Posted under Express 170

Global advisory firm KPMG has selected six upcoming urban infrastructure projects in India, including the USD 90-billion Delhi-Mumbai Industrial Corridor (DMIC), amongst its top 100 innovative global infrastructure projects, it announced at the World Cities Summit in Singapore. The overall winner for the Waste Management category was Singapore’s Deep Tunnel Sewerage System, Kranji to Changi, while the Edinburgh Food Waste food waste project has been named as one of 10 best waste projects from around the world, which included a number of waste to energy projects. Read More


By (3 July 2012):

Global advisory firm KPMG has selected six upcoming urban infrastructure projects in India, including the USD 90-billion Delhi-Mumbai Industrial Corridor (DMIC), amongst its top 100 innovative global infrastructure projects.

The DMIC project comes under the global connectivity list and is placed as the second most-innovative project among the 100 most innovative projects.

The development of sustainable urban infrastructure is one of the greatest challenges of the 21st century, the agency said while releasing the report titled Infrastructure 100: World Cities Edition here Tuesday.

The project will cut across five states, linking the Capital with Mumbai. It has an influence area of 320 million people and plans to include a high-speed rail network for freight, a six-lane expressway and a 4,000-mw power station.

The corridor includes the development of industrial production centres along its length, including nine industrial zones and 24 new cities. The plan is to create a globally competitive business environment.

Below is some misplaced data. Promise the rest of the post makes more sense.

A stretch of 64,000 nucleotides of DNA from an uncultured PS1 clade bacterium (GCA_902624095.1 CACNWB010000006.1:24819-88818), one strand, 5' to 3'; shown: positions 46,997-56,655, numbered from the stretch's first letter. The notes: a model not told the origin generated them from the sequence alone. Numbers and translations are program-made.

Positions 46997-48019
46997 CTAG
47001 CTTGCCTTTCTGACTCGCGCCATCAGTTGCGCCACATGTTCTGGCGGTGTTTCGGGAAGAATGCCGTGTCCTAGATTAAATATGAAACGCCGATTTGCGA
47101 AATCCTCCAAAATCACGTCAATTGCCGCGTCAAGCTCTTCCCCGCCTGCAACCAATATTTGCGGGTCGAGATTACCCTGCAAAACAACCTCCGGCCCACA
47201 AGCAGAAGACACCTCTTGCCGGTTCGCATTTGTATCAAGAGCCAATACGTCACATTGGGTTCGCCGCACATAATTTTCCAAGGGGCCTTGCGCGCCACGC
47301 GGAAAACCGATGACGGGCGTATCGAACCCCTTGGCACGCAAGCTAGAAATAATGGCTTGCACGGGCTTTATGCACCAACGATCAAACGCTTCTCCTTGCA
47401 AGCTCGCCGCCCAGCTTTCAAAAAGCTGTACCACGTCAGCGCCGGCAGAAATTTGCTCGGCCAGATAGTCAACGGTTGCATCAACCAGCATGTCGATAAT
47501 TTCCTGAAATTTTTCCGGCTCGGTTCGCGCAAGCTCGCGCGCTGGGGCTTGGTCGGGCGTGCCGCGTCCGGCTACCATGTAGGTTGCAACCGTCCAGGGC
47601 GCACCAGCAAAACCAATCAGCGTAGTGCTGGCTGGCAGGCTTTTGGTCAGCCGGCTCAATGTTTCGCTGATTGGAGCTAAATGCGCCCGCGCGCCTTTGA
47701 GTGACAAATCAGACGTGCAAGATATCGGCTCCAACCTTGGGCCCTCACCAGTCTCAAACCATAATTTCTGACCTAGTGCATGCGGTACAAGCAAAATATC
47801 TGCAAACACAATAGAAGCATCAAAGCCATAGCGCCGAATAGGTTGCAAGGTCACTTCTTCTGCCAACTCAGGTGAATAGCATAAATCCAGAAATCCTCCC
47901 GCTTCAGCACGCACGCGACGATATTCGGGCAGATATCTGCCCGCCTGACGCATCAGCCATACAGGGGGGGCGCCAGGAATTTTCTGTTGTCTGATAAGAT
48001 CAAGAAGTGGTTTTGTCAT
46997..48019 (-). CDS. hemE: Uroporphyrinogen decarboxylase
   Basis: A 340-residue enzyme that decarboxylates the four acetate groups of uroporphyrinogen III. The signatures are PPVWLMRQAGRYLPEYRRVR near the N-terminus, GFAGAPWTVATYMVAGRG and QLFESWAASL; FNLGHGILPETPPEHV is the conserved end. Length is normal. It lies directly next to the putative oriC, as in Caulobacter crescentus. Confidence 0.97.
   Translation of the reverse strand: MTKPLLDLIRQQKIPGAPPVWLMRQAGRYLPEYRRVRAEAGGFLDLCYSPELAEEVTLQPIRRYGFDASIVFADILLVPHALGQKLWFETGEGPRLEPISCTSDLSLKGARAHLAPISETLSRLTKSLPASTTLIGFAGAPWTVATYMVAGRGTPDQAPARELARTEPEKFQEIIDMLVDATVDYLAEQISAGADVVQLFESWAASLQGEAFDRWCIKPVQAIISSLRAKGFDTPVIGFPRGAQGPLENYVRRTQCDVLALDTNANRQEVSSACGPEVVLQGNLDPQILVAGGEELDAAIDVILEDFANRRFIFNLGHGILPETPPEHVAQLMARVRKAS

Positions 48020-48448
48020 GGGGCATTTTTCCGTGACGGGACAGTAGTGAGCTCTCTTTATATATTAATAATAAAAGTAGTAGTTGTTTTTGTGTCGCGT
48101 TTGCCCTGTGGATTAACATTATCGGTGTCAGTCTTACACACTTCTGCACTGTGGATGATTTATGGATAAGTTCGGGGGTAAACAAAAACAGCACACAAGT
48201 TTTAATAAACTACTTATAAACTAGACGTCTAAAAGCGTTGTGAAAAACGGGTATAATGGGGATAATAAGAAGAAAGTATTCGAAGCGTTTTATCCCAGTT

The other domestic projects in the list are th% Chennai Solar Economic Zone (under the urban energy infra category) being developed by on a 312-acre site by GMR Solar. But when completed it will be a 3,700-acre zone intended to attract high-tech investment to the growth-corridor between Bangalore and Chennai.

The third is the Sabarmathi Riverfront Development Project (in the urban regeneration and environmental improvement initiative currently underway in Ahmedabad, involving reclamation of a 10.5-km stretch of the banks of the Sabarmathi to create public space for cultural and civic institutions.

The fourth project is the Gorai Dumping Ground Scientific Closure project in Mumbai (recycling and waste management), which has been used as a major dumping ground for waste. The site spans 19.6 hectares`and has been operational since 1972.

The closure has had a major social impact as the dump was located next to residential areas, posing health risks and contaminating local water supplies.